Tiny & Big
It’s almost a shame to be let loose in Tiny & Big’s world. It’s gorgeous: a hand-drawn, sketchy backdrop full of immense character and charm. And what do you do here? Tear it all up on a quest for your inheritance: a pair of fine white underpants.
It’s an environmental third-person puzzle game: everything from the tallest spires to the smallest rocks can be sliced apart by Tiny’s laser. It burns through the landscape like a sausage through margarine, turning massive pillars into makeshift bridges, wrecking the carefully contoured world but enabling Tiny to cross otherwise impossible chasms on his hunt for the pants. The scale is as impressive as the technology: the cuts aren’t prescribed, so you can chop a giant Redwood-sized tooth of granite neatly across the trunk, felling it like a tree, or slice it up into slivers, chipping away at it, hoping the pieces fall correctly. Or just for fun.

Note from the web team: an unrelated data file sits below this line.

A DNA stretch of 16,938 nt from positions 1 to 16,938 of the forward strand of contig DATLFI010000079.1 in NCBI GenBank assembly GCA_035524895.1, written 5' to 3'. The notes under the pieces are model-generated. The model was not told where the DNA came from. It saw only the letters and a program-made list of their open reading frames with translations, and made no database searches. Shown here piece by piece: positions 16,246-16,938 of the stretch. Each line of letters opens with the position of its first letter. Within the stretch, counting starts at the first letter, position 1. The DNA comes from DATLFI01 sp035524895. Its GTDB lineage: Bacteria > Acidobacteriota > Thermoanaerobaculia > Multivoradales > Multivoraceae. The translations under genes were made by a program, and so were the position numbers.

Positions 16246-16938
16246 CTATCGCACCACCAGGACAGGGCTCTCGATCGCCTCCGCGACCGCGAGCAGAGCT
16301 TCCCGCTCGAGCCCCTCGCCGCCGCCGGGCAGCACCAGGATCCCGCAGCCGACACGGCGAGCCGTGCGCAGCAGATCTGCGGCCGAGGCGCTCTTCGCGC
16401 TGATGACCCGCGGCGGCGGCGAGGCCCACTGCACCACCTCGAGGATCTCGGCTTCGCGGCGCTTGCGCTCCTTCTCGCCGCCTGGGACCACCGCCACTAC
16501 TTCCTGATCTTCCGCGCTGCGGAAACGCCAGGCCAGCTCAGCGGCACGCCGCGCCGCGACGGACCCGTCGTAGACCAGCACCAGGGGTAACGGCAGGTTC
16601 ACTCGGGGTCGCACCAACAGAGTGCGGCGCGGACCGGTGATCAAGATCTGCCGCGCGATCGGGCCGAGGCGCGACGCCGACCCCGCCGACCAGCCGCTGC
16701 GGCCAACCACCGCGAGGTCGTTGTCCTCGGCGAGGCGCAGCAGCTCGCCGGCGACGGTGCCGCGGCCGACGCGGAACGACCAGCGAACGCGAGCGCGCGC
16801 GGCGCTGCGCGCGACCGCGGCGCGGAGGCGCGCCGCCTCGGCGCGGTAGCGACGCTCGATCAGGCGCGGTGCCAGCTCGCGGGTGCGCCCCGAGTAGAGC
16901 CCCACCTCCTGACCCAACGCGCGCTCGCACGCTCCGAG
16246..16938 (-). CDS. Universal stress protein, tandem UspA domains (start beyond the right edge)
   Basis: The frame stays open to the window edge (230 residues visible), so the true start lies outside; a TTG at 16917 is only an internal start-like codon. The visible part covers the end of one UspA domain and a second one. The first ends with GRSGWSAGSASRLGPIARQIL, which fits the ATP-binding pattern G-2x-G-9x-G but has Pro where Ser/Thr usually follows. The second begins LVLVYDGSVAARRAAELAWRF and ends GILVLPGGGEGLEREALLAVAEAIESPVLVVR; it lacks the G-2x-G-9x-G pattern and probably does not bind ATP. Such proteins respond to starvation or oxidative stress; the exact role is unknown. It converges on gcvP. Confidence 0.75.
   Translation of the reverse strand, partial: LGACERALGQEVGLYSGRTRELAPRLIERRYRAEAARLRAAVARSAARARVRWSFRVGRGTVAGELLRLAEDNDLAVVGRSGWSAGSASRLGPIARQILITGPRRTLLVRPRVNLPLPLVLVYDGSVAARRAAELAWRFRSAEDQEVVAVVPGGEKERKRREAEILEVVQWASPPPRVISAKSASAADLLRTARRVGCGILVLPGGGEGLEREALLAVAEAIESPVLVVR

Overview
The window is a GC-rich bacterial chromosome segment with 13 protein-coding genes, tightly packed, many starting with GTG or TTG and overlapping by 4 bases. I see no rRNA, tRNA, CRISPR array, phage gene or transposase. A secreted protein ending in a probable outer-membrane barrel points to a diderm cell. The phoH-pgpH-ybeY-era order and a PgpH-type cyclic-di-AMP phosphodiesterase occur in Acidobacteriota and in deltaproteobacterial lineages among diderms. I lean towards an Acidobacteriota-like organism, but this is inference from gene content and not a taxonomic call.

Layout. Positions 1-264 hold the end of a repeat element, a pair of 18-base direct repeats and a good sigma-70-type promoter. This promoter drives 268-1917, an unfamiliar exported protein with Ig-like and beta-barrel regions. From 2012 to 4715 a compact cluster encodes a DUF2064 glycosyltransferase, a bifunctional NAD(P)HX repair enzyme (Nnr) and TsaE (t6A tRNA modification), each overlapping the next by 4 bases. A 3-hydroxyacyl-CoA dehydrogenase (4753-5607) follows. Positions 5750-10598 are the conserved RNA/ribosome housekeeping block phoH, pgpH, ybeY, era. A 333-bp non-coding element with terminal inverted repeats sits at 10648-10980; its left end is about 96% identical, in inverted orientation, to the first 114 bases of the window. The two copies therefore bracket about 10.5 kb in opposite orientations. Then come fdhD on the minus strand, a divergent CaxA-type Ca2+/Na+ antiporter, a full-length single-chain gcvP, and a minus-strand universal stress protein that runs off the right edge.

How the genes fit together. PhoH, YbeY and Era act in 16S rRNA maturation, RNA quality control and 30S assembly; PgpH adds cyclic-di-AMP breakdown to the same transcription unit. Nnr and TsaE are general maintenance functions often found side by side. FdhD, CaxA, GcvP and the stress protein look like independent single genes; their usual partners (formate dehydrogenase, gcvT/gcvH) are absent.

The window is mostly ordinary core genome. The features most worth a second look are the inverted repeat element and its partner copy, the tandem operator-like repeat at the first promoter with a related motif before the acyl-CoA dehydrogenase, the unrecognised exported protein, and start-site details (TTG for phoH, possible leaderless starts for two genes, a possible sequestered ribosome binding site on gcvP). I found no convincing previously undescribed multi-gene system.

But it’s not all left to chance: Tiny also has a grappling hook that you can drag the rubble around with, using it to angle his toppling towers. Or you can manoeuvre the collapsed levels into the desired shapes, like stairs, to chase his pant-stealing nemesis. There’s also a rocket to push pieces around if you need to apply a bit more force than the grappling hook provides, or merely turn them into jagged, terrifying, self-propelled shards of angry landscape.
Mechanically, it all seems so obvious. It has the feeling of a game that should have been made a long time ago, and it took a small, student development team to realise it. Developers Black Pants (they seem obsessed with underwear this lot) are episodically releasing the game in level-sized chunks, but they’ve already released a demo on their site for free. Even in its raw state, it’s still immensely enjoyable.